Day 91: Biden White House Relishes Racism Rhetoric—Unless It’s About Biden.

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On Day 91, the White House deals freely in race-based rhetoric—until the questions turn to Biden’s own background. 

200 Million Coronavirus Vaccines Administered.

The United States has passed the 200 million Coronavirus vaccinations mark, which was President Joe Biden’s updated pledge as of March 25 after initially underselling U.S. capabilities by 100 million. 

Supply of shots will soon outpace demand, and the Biden White House is looking for ways to urge more Americans to get the jab. In remarks Wednesday, Biden previewed a program to extend additional tax credits to companies who give their employees time off to get the vaccine and recover from side effects. 

“I’m calling on every employer, large and small, in every state, to give employees the time off they need, with pay, to get vaccinated and any time they need, with pay, to recover if they are feeling under the weather after the shot,” Biden said. “No working American should lose a single dollar from their paycheck because they chose to fulfill their patriotic duty of getting vaccinated.”

White House Entertains Racism Rhetoric—As Long As It’s Not About Biden.

In Wednesday’s press briefing, press secretary Jen Psaki weighed in on the death of Ma’Khia Bryant, an Ohio teenager who was shot by police as she swung a knife at another teenager.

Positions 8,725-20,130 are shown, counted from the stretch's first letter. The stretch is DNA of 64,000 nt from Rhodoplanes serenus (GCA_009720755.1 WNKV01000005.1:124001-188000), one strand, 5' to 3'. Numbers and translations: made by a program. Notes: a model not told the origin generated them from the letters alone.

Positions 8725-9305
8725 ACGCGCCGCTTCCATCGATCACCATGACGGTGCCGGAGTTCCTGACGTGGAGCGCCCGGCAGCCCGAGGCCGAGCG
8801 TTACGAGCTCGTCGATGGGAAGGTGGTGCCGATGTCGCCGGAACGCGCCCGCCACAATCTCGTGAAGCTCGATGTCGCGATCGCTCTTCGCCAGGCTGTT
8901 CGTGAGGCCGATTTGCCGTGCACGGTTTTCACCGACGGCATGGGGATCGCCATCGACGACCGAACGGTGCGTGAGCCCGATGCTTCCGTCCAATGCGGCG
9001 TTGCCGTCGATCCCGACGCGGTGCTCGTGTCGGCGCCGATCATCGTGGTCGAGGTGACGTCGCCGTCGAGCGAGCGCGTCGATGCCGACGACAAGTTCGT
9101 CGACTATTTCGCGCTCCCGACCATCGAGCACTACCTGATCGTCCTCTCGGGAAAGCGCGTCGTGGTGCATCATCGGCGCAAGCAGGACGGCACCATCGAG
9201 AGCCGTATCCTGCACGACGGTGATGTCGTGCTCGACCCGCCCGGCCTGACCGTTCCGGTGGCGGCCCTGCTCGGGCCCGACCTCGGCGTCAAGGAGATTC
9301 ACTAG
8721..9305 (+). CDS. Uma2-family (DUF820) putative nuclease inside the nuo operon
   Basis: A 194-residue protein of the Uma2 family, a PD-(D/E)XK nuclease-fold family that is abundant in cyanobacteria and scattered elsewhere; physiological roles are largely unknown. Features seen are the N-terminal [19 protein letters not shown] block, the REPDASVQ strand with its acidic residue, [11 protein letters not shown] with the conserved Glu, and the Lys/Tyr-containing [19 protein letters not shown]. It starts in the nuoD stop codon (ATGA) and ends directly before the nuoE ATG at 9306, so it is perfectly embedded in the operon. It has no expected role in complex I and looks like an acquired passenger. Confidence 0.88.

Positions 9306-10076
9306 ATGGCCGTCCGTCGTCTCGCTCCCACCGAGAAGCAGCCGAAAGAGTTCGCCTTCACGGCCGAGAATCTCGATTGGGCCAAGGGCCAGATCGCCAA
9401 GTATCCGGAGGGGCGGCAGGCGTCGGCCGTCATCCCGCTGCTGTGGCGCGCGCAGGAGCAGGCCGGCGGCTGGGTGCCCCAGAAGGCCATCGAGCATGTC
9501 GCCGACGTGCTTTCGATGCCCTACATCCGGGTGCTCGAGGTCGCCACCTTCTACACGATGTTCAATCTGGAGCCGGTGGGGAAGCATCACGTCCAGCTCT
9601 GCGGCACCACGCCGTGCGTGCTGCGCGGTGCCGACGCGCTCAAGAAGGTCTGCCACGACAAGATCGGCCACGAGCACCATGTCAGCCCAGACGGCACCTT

Psaki referred to the incident as “police violence” and linking the event to “systemic racism” and “implicit bias.” The officer involved in the shooting has been targeted and threatened on Twitter, despite having saved the life of Bryant’s would-be victim.

“The killing of 16-year-old Ma’Khia Bryant by the Columbus Police is tragic. She was a child,” Psaki said. “We know that police violence disproportionately impacts Black and Latino people in communities, and that Black women and girls, like Black men and boys, experience higher rates of police violence.”

Psaki continued:

“We also know that there are particular vulnerabilities that children in foster care, like Ma’Khia, face. And her death came, as you noted, just as America was hopeful of a step forward after the traumatic and exhausting trial of Derek Chauvin and the verdict that was reached. So our focus is on working to address systemic racism and implicit bias head on and, of course, to passing laws and legislation that will put much-needed reforms into place at police departments around the country.”

It is not evident that race or police misconduct were factors in Bryant’s death, but that did not stop the Biden White House from applying racialized and accusatory rhetoric in its statement on the incident. 

However, Psaki took less kindly to the topic when a reporter asked to what extent Biden “acknowledge[s] his own role in systemic racism,” calling the president “an architect of multiple federal laws in the 1980s and ’90s that disproportionately jailed black people and contributed to what many people see as systemic racism.”

Psaki replied: 

“One of the President’s core objectives is addressing racial injustice in this country not just through his rhetoric, but through his actions. And what anyone should look to is his advocacy for passing the George Floyd Justice in Policing Act, for nominating leaders to the Department of Justice to address long-outdated policies, and to ask his team—leadership team here in the White House to prioritize these issues in his presidency, which is current and today and not from 30 years ago.”

When the reporter tried to ask again about whether Biden accepts his own culpability, Psaki cut the question off.


Staff Writer

The National Pulse is a part of the American Principles Project.